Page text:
"Early on the morning of the 17th of June, 1863, Colonel Munford, with
the 2d and 3rd Virginia Cavalry, moved from Upperville through
Middleburg, and having established his picket posts east of Aldie,
crossed over to Snicker's Gap road and proceeded with these two
regiments to procure corn at the house of Franklin Carter, about a
mile distant. He expected to encamp that night in the vicinity of
Aldie.

"Colonel Williams C. Wickham, with the 1st, 4th, and 5th Virginia
Cavalry, the remaining regiments of the brigade, had moved from
Piedmont through Middleburg, and was about to place his men in camp at
Dover Mills, near Aldie.

"The 5th regiment, Col. Thomas L. Rosser, which arrived some little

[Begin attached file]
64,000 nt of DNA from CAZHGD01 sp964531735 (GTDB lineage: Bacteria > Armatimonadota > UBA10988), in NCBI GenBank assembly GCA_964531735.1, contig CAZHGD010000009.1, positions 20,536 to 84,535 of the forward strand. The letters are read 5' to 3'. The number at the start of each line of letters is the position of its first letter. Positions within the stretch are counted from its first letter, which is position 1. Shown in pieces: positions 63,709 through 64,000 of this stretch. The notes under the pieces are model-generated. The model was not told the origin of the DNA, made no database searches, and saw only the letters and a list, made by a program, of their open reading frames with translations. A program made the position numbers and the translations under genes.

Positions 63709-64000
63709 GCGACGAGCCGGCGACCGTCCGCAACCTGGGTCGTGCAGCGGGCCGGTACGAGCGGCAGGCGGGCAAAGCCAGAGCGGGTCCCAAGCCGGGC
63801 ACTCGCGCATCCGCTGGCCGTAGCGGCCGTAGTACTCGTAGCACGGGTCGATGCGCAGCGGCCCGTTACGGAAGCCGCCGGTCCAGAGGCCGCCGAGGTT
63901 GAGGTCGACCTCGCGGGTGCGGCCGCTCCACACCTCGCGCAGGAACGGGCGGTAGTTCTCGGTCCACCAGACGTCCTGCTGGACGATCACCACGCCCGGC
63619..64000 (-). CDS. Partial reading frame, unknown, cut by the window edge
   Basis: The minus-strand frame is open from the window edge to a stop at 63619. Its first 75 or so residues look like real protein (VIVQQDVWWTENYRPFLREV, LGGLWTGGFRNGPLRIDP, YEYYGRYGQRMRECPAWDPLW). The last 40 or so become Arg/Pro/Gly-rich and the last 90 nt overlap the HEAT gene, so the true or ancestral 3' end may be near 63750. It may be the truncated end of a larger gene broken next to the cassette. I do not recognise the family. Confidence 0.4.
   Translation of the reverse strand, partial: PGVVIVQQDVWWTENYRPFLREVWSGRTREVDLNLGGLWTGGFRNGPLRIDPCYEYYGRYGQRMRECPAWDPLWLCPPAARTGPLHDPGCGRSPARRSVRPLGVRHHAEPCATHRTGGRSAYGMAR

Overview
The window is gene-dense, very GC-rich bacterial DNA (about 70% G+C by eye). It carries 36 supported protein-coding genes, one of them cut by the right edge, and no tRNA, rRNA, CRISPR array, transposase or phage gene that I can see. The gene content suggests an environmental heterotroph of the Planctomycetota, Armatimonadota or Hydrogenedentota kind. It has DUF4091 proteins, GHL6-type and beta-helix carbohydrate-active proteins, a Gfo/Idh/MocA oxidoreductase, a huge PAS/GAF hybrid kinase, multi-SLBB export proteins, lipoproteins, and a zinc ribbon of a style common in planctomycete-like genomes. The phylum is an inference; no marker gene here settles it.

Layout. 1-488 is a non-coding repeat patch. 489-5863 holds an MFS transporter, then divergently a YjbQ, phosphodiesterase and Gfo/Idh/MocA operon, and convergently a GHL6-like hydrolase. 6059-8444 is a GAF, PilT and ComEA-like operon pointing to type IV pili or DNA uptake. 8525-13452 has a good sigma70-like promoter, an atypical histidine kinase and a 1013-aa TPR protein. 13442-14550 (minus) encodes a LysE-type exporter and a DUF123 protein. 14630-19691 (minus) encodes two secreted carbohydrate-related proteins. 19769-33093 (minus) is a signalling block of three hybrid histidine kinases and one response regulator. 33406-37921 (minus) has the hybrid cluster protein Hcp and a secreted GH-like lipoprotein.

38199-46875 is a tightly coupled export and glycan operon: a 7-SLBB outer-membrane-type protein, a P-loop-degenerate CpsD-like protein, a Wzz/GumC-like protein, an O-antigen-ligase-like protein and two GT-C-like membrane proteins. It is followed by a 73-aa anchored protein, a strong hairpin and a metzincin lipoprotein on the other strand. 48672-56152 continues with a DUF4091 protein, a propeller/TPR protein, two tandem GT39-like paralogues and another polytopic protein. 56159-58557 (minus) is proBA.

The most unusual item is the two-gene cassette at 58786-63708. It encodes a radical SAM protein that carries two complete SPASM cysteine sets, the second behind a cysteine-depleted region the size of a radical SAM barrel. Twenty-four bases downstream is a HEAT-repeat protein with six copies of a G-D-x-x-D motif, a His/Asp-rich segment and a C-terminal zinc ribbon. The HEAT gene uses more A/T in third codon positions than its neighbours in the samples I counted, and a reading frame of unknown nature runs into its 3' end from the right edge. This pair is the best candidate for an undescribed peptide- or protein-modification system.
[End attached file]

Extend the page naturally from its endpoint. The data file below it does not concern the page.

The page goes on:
time after the 1st and 4th, was directed by Colonel Wickham to pass
beyond Dover Mills, and select a camp nearer Aldie. In so doing
Colonel Rosser encountered the enemy, who was rapidly driving back the
pickets established by Colonel Munford.

"The force of the enemy making this attack was the 2d cavalry
division, commanded by Gen. D.M. Gregg, and accompanied by
Major-General Pleasonton. General Kilpatrick's brigade, consisting of
the 2d New York, 1st Massachusetts, 6th Ohio, and 4th New York
regiments, supported by the 1st Maine Cavalry from Col. J.J. Gregg's
brigade, and by Randol's battery, appears to have done all the
fighting. The two other brigades of General Gregg's division were
closed up within supporting distance.

[Footnote 37: _Life and Campaigns of Maj.-Gen. J. E. B. Stuart._]

"The arrival of Rosser's regiment was most opportune. By an immediate